Life events and accomplishments sometimes share the same playing field, especially when the person doing the task measures the results, like Michael did during his freelance editing career. You see, Michael offers his editing expertise to clients who hire him through WordsRU, a professional editing and proofreading services company. Possibly you’re thinking to yourself, “What’s so great about Michael working as an editor?” But the real question should be, “What was he measuring, and how does that relate to tracking milestones through life events and accomplishments?” Here’s his story.

editing two million words

Freelance Editor, Michael

When Michael became a freelance editor at WordsRU, he was given his first assignment. That editing gig paid him a specific amount of money, per word, based on the number of words in the document. He completed the editing job, sent the revised version to the client, and waited for the client’s response. After a few back-and-forth tweaks to the written document, the client signed off on the project, and approved of the final revised edit.

The client left a five-star review for Michael’s editing expertise. (Five stars is the highest rating any editor can receive from a client.) At the end of the month, Michael reviewed the tally of editing assignments that he had completed for clients, and he looked forward to receiving payment for his services.

The following month, Michael accepted more and more editing jobs, and that’s when he decided to begin tracking the number of words that he edited for every job. Returning to the prior month’s invoice, Michael recorded the number of clients he had completed editing work for, along with the initial word count for each job.

Tracking Number of Edited Words

Michael didn’t think much about how many words he had edited until quite a few months had passed. That’s when, out of curiosity, he noticed that a sub-total amounted to a little more than 300,000 words. Before the year had ended, Michael was amazed to see that he had edited more than one million words. Now, maybe to you, it makes no difference how many words one freelance editor edited and wordsmithed to please the company and his clients. But, when I heard this story, it reminded me of how everyone around the world tracks performance with numbers.

For example, you may have heard about FitBit, which has an app and several types of devices that lets you track how many steps you’ve walked within a twenty-four-hour period. It also measures your health and fitness numbers. Or, how about stats that are accrued for every sports figure around the world? Students in every type of school imaginable receive grades and points based on their performance.

The point is that we are about to step from one year of goals for 2014 into a new year of 2015 goals. Have you thought about something in your life that you could measure and keep track of that will amaze you at the end of next year? Maybe you’re not a “numbers” person, and you feel that keeping track of something is a waste of time. But, like Michael, who tracked the number of words he had edited, it gave him a feeling of accomplishment. He matters to the world, and so do you!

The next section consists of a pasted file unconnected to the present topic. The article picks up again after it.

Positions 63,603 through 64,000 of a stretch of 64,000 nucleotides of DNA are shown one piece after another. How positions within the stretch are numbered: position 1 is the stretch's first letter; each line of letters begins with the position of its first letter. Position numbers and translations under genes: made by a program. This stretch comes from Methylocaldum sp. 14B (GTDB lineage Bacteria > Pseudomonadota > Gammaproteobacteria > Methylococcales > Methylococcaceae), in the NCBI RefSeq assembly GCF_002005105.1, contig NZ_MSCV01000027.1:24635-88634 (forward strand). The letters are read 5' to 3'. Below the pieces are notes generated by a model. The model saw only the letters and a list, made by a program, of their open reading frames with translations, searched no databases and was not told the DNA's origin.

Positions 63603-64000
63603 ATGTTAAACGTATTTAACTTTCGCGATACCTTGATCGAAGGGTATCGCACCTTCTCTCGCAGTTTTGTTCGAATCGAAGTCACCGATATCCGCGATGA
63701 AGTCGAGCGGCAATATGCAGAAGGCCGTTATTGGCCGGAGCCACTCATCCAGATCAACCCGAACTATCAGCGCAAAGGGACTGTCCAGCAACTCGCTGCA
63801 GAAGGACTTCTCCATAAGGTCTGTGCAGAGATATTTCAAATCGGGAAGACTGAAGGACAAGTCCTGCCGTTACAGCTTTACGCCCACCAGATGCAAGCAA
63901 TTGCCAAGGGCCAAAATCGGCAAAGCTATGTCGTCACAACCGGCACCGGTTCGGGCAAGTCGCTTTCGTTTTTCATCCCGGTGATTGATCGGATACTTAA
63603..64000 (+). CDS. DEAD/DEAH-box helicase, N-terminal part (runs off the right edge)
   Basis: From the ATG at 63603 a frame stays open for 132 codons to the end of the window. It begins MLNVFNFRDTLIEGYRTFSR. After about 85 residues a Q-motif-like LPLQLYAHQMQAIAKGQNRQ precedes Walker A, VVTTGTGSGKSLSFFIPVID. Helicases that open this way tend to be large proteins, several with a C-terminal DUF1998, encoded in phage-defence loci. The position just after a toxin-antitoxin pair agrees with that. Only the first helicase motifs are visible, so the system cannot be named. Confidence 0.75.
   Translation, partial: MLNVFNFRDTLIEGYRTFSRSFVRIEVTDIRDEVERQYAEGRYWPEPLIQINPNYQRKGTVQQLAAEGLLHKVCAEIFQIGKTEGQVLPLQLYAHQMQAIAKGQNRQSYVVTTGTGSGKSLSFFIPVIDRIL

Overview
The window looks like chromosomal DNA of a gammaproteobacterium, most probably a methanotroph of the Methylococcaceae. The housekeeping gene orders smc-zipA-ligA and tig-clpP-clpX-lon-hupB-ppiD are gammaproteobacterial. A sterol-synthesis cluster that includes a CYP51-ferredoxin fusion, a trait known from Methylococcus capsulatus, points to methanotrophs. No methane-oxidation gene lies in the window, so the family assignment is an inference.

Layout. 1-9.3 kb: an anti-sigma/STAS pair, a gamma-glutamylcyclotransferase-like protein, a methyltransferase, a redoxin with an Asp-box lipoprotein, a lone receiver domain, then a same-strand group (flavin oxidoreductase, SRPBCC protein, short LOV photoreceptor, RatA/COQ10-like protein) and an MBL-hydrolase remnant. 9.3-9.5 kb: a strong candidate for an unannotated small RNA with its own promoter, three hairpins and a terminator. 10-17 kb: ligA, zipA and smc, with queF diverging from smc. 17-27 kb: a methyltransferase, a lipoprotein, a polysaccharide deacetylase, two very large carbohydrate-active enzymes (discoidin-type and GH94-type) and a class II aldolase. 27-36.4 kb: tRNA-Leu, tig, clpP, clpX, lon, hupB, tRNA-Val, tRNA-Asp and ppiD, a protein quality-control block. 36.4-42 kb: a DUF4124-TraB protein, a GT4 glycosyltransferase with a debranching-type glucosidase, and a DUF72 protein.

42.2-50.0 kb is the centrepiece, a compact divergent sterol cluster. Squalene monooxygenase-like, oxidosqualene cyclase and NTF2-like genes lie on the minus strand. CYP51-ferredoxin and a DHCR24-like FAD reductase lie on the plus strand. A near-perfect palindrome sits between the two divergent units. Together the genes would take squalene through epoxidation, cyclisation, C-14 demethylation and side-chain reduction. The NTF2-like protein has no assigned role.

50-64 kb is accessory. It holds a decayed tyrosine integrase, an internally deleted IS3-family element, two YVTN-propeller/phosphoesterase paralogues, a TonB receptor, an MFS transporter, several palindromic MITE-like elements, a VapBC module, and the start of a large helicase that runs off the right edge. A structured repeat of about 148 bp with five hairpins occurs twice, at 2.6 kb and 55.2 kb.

Tracking Your Milestones

If you’ve never tracked anything before, the task might sound daunting, and you might have no idea where to begin. If that’s you, then WordsRU has a gift they would like to give you, yes, at no charge. Just click this link: Tracking My Success to download a PDF file that you can save and print out. Just fill in the headings for what you would like to track. Keep the document handy and record your stats. Before you know it, you will be amazed at how well you’ve become at tracking your milestones.

Sharing Your Results

If you’d like to share your personal results with us, or tell us what area of your life you’re planning to track, just leave us a comment below. Oh, and if you’d like to acknowledge Michael for his celebration of editing one million words, you can say hello to him in the comments field below, too.

Until next time, I’m wishing you success with tracking your milestones.

Candace, Contributing Editor


Dissertation Proofreading & Editing

Some universities have a requirement that their doctoral candidates must have their dissertation proofread and edited before final approval is granted. Whether you are considering dissertation proofreading because you have to or because you want to make sure your dissertation is compliant with both citation style rules and your university’s requirements, having your dissertation proofread and edited will result in a final product that reflects the huge effort you have already put into it.

Think of it this way: You’ve been looking at this paper for so long that even obvious mistakes might not be so obvious to you anymore. If your Chair and committee members have also been reading your various renditions, they might not be seeing errors in sentence-structure, spelling, and grammar, in addition to citation or university style requirements. A fresh set of eyes—in the form of an editor who is seeing your paper for the first time—will pick up issues that have become invisible to you.